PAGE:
Canadian man, family held captive by Taliban-linked group for 5 years released
Canadian Joshua Boyle, his U.S.-born wife and their three young children have been released after years of being held captive by a network with ties to the Taliban, CBC News has learned.
"We can confirm Josh and family have been freed," Boyle's father, Patrick Boyle, told CBC News.
Joshua Boyle and his wife, Caitlan Coleman, were abducted five years ago while travelling in Afghanistan and were being held by the Haqqani network. They had been living in Perth-Andover, N.B.
Coleman was pregnant when they were captured. The couple had three children while in captivity.
On Thursday morning, The Associated Press reported that U.S. officials said Pakistan had secured the release of a Canadian, his American wife and their three children.
The family's current location, however, was unclear. Officials had declined to say when the family planned to return to North America.
The U.S. has criticized Pakistan for failing to aggressively go after the Haqqanis.
A U.S. national security official, speaking on condition of anonymity to discuss an ongoing operation, commended Pakistan for its critical assistance in securing the family's release. The U.S. has long criticized Pakistan for failing to aggressively go after the Haqqanis, who have been behind many attacks against U.S. and allied forces in Afghanistan.
U.S. officials call the group a terrorist organization and have targeted its leaders with drone strikes. But the group also operates like a criminal network. Unlike the Islamic State in Iraq and Syria (ISIS), it does not typically execute Western hostages, preferring to seek ransom.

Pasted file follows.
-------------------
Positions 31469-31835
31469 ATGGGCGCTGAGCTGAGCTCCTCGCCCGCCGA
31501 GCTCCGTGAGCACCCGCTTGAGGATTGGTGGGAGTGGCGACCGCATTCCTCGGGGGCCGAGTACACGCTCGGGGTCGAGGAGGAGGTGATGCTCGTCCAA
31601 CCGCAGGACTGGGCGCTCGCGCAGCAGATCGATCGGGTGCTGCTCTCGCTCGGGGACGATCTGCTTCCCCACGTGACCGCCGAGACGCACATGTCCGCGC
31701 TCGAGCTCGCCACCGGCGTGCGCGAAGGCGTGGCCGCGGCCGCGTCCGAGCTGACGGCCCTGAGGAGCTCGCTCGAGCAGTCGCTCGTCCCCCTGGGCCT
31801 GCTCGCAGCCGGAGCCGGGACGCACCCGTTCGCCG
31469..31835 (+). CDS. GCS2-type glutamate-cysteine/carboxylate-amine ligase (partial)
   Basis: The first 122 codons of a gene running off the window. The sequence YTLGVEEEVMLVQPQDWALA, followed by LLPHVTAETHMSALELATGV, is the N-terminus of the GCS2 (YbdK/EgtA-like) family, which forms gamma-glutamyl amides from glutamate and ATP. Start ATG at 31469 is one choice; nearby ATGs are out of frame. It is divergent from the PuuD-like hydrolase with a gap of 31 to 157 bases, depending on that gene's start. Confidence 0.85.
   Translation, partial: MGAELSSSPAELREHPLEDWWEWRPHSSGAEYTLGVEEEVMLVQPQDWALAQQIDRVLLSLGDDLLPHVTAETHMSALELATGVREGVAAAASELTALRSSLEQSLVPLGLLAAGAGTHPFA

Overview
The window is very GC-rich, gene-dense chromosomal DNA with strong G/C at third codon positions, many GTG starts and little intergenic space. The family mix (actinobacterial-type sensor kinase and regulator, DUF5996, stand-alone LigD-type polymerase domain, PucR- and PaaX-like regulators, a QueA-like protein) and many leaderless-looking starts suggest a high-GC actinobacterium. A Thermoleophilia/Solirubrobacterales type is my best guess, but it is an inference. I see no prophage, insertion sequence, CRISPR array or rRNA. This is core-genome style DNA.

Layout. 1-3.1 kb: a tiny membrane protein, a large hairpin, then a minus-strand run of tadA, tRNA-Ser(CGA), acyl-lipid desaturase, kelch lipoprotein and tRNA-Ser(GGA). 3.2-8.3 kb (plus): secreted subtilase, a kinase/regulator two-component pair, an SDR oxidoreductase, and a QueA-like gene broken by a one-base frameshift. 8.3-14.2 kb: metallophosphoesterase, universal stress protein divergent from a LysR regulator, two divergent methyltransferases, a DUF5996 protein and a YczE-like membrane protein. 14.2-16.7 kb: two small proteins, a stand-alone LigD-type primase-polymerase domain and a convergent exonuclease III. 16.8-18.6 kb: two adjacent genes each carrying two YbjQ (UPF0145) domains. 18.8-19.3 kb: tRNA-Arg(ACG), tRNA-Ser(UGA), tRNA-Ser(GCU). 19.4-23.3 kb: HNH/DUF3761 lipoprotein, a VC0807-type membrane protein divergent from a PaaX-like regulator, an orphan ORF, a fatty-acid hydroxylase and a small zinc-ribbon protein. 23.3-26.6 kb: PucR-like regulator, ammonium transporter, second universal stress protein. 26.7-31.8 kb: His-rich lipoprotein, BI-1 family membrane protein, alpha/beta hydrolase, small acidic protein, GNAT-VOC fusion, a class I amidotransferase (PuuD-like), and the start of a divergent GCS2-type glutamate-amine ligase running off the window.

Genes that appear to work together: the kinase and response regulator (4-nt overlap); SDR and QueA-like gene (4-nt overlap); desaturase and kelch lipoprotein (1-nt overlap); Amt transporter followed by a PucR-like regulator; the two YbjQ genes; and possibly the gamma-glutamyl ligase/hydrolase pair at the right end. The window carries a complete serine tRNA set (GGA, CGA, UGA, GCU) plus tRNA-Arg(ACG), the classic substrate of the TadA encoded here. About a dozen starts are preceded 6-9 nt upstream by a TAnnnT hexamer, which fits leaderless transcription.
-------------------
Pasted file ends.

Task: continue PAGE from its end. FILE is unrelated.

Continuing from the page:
"We welcome media reports that a family including U.S. citizens has been freed from captivity," an official from the U.S. State Department told CBC News.
The CBC has also contacted Global Affairs Canada.
Pakistan says family will be repatriated
Pakistan's military said in a statement that U.S. intelligence agencies had been tracking the hostages and discovered they had come into Pakistan on Oct. 11 through its tribal areas bordering Afghanistan.
"All hostages were recovered safe and sound and are being repatriated to the country of their origin," the military said.
The release, which came together rapidly Wednesday, reports The Associated Press, comes nearly five years to the day since Coleman and Boyle lost touch with their families while travelling in a mountainous region near the Afghan capital of Kabul.
The couple set off in the summer 2012 for a journey that took them to Russia, the central Asian countries of Kazakhstan, Tajikistan and Kyrgyzstan, and then to Afghanistan.
In 2013, the couple appeared in two videos asking the U.S. government to free them from the Taliban.
Coleman's parents, Jim and Lyn Coleman, told the online Circa News service in July 2016 that they had received a letter from their daughter in November 2015 in which she wrote that she had given birth a second time while in captivity.
"I pray to hear from you again, to hear how everybody is doing," the letter said.
In that interview, Jim Coleman issued a plea to top Taliban commanders to be "kind and merciful" and let the couple go.
"As a man, father and now grandfather, I am asking you to show mercy and release my daughter, her husband, and our beautiful grandchildren," he said.
"Please grant them an opportunity to continue their lives with us, and bring peace to their families."
Joshua Boyle was previously married to Zaynab Khadr, the sister of former Guantanamo Bay detainee Omar Khadr.